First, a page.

“Instead of wasting taxpayer dollars continuing to enlarge our grandfather’s Interstate Highway System,” said Baxandall, "we should invest in the kinds of transportation options that the public increasingly favors.”

Where did car commuting drop the most? Some usual suspects, sure -- New York, Washington, San Francisco, Portland. But Austin is up there at number three, and Poughkeepsie, NY, is number four.

Commuting isn’t everything -- it’s only 28 percent of miles driven -- but data for non-work-related transportation is hard to come by. And since so many places build road capacity to withstand rush hour traffic, it's important to understand how Americans get to work. In 1960, 64 percent of workers commuted by car. By 1980, it was 84 percent. By 2000, it was up to 87.9 percent.

And then it started dropping, ever so slightly. The 2007-2011 American Community Survey shows that 86.3 percent of workers commuted by car during that time. And as this report shows, that downward trend happened across every single one of the country's largest regions except one: New Orleans.

New Orleans is an outlier in much of the data, since for much the period studied, the city was reeling from Hurricane Katrina. Some advisors even recommended that the report leave the city out altogether. VMT in the Big Easy is down a mind-blowing 22 percent, car ownership has dropped, transit ridership has risen -- yet it’s the only urbanized area in the country where more people are driving to work now than in 2000.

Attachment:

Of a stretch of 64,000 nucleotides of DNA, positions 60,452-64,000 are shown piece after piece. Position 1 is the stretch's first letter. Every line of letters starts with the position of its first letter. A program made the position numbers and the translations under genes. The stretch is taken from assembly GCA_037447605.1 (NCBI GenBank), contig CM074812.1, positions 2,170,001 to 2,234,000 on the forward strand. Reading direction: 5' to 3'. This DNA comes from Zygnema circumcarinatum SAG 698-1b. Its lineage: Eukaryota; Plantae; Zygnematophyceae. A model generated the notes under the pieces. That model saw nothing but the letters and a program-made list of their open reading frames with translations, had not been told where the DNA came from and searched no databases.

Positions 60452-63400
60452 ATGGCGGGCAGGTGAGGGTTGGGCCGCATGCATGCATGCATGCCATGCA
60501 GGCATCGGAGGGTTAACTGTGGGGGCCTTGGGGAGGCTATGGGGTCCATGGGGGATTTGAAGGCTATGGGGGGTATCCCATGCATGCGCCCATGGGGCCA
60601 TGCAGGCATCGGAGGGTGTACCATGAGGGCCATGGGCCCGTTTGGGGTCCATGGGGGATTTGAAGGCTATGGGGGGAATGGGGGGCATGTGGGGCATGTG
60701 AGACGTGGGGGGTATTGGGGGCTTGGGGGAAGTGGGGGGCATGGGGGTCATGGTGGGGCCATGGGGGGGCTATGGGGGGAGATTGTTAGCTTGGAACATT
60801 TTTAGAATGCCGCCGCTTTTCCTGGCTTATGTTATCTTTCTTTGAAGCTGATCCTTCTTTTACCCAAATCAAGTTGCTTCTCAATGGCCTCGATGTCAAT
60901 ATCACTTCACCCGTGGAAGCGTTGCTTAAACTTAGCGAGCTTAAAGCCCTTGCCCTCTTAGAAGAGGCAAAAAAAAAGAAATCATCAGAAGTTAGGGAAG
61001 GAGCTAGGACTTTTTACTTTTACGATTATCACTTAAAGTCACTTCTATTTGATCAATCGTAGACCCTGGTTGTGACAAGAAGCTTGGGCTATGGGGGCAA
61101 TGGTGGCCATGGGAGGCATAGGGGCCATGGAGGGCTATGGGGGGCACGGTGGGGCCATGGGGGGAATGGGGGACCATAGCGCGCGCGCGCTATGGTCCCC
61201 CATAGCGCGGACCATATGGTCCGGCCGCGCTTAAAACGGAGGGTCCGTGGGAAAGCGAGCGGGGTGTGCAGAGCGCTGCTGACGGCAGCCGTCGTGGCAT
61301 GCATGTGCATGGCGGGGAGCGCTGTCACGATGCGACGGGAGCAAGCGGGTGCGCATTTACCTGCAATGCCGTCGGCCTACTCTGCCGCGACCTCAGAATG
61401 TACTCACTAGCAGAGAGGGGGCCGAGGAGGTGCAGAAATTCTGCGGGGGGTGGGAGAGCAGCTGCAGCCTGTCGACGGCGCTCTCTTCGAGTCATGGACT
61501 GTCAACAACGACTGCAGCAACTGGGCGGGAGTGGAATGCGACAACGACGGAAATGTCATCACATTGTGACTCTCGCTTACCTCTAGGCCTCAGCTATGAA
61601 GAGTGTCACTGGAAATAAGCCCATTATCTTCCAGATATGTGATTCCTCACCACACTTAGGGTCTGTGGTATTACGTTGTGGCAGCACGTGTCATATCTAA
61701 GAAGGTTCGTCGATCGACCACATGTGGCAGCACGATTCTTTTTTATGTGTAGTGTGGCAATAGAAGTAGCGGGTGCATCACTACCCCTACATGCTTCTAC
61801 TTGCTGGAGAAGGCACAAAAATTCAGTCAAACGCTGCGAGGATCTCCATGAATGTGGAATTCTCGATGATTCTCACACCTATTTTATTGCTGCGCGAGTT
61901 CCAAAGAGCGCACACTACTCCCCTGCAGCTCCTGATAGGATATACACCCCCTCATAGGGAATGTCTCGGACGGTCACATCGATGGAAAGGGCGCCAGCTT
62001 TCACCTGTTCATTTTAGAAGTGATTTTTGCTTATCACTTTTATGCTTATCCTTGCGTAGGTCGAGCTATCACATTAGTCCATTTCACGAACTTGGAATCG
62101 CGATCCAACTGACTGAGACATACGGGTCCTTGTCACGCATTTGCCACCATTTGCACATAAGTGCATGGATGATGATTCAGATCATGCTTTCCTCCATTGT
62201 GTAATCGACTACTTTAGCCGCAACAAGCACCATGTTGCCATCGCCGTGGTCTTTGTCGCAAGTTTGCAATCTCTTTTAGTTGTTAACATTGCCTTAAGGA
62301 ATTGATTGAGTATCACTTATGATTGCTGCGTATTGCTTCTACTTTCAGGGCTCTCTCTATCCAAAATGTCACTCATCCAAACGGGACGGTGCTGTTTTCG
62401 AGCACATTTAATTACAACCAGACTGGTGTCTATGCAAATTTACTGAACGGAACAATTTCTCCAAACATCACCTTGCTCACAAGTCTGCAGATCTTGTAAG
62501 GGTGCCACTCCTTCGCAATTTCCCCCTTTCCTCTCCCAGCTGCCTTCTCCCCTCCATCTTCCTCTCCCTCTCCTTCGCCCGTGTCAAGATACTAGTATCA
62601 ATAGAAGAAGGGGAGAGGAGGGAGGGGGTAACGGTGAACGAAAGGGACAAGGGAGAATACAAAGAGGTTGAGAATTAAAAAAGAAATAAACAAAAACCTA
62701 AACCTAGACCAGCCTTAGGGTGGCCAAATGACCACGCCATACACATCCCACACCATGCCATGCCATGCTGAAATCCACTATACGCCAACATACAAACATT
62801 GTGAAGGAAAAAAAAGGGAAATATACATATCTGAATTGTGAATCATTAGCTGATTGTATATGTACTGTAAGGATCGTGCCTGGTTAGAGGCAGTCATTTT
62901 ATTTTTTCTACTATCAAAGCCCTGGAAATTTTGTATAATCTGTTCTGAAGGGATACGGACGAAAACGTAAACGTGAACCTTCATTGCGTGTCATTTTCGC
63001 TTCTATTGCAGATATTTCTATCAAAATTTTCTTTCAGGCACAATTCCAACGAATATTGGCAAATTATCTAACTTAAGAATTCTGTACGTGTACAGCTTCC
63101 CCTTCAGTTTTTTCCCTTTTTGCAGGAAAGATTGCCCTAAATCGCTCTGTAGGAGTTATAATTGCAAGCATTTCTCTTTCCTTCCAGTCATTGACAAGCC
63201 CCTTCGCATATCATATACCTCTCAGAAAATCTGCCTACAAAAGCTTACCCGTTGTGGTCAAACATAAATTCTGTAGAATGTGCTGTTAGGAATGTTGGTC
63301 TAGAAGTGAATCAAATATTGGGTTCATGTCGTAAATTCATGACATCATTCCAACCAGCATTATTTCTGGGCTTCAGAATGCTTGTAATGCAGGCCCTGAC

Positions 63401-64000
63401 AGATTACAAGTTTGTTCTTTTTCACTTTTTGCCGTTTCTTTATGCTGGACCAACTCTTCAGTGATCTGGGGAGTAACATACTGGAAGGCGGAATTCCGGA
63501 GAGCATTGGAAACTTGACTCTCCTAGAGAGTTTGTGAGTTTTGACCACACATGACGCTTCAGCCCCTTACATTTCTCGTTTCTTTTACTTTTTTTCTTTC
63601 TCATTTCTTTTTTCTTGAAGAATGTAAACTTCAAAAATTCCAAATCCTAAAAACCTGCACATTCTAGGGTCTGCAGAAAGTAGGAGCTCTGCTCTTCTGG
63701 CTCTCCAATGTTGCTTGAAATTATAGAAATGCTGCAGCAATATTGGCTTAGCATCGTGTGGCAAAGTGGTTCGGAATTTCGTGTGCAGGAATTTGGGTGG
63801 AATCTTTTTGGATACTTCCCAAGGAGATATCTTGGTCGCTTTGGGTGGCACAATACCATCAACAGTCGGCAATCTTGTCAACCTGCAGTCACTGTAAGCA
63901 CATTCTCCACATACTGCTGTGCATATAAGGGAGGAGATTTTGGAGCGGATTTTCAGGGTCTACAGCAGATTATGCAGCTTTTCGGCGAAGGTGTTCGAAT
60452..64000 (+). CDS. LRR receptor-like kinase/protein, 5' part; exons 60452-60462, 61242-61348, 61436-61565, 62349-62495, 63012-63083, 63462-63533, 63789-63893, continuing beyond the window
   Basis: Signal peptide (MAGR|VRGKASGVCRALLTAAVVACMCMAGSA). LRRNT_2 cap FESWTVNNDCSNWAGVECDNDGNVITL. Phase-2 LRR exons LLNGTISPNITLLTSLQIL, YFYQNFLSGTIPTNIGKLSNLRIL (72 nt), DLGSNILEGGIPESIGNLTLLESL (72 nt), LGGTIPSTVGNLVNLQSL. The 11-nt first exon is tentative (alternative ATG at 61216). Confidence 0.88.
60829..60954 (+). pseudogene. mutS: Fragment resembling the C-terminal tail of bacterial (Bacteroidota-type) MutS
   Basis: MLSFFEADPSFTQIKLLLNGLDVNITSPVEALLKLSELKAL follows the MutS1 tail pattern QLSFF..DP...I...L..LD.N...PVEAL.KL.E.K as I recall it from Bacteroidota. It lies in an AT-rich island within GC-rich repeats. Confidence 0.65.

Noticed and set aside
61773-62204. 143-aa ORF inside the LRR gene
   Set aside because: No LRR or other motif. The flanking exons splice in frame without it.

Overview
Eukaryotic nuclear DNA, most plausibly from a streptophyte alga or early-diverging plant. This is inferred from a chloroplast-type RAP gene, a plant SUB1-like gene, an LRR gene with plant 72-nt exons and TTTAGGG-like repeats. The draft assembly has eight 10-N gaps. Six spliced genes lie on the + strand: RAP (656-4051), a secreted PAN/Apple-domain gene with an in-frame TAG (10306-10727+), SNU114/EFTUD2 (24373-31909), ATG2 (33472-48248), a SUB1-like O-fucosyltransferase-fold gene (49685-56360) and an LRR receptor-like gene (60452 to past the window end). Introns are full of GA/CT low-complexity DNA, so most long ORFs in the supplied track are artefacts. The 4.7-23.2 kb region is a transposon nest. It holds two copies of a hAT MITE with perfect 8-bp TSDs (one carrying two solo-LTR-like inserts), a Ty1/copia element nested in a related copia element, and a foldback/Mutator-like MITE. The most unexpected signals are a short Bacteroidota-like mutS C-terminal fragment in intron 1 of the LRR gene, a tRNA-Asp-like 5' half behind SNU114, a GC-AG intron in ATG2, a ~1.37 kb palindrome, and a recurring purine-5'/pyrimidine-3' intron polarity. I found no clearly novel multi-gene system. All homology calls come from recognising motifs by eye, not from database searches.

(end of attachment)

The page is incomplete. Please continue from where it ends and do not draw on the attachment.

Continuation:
"In addition to the storm and the exodus, there are the aid workers, many of whom don’t own their own cars and travel long distances because of housing shortages at the city," Baxandall said.

The report also repeats what the organizations asserted a few months ago: that the recession and unemployment don’t fully explain the drop in driving. Cities with the biggest increases in unemployment and poverty rates aren’t the same ones that have turned away from cars in the greatest numbers.

In addition to revising transportation plans and investing more in efficient modes, authors Baxandall and Benjamin Davis hope governments at all levels will improve their collection and transparency. They couldn’t adequately compare some cities’ driving trends because their state DOTs hadn’t updated their “urbanized area” maps to match the 2000 census. There’s no good way to measure VMT per capita on a regional scale if population counts and VMT counts are measuring different geographic areas.

Data collection is also far too slow and infrequent. U.S. Transportation Under Secretary Polly Trottenberg often tells an anecdote about meeting with the big brains who run Google’s traffic program, who were sheepish about admitting that there is a lag in the data -- “but it’s not 60 seconds or anything.” She tells that story to highlight the absurdity that the government is still using data from 2008 to set policy.

With transportation behavior in the midst of such a fundamental shift, states and cities need to monitor it far more closely to get a grip on how to set policy. More importantly, they need to change how they plan and build transportation systems, before they waste too much more money on antiquated infrastructure.